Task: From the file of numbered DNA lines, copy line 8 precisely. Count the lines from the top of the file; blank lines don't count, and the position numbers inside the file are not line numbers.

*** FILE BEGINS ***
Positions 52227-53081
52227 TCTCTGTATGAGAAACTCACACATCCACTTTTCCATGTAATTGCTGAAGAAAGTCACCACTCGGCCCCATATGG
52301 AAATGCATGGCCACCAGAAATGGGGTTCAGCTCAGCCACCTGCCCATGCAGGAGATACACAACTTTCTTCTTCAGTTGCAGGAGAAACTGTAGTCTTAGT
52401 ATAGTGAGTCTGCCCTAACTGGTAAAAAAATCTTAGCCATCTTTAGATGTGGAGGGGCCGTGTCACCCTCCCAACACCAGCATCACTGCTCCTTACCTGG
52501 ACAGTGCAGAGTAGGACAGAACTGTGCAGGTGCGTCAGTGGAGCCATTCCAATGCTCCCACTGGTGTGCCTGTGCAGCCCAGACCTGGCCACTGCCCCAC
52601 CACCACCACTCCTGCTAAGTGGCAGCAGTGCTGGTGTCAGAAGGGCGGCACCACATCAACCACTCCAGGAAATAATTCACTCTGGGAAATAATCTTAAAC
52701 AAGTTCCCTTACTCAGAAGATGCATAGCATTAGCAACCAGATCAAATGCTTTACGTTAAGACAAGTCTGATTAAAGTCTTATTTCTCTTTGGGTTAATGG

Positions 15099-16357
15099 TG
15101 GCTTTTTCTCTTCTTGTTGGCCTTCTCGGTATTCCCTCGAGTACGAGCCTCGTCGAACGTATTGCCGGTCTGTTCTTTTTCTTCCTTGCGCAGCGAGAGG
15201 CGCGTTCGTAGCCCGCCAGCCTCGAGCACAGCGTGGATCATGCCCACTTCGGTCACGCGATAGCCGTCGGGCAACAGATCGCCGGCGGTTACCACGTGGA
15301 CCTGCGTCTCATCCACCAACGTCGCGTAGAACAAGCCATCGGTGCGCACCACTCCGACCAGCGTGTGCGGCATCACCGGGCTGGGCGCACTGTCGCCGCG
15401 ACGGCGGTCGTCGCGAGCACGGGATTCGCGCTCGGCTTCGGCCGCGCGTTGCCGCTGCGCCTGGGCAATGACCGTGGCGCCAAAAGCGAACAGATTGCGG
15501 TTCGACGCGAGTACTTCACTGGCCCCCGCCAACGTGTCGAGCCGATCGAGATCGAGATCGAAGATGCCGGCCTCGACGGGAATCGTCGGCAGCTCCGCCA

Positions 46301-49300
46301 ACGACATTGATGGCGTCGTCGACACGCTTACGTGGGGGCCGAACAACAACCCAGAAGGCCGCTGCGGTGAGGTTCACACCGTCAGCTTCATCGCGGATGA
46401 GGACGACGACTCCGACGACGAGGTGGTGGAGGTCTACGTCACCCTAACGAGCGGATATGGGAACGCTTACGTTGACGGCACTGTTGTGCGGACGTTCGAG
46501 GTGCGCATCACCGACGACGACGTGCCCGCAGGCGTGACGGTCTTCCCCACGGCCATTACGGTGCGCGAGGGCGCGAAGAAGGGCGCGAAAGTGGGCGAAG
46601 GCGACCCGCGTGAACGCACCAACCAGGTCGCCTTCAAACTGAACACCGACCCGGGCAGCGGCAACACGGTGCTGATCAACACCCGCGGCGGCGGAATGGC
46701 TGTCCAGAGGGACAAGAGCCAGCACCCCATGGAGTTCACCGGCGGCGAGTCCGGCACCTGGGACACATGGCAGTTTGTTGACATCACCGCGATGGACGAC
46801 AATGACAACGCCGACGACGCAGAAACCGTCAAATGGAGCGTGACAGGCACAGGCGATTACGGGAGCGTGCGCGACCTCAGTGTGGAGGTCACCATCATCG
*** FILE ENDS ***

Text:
Positions 15099-16357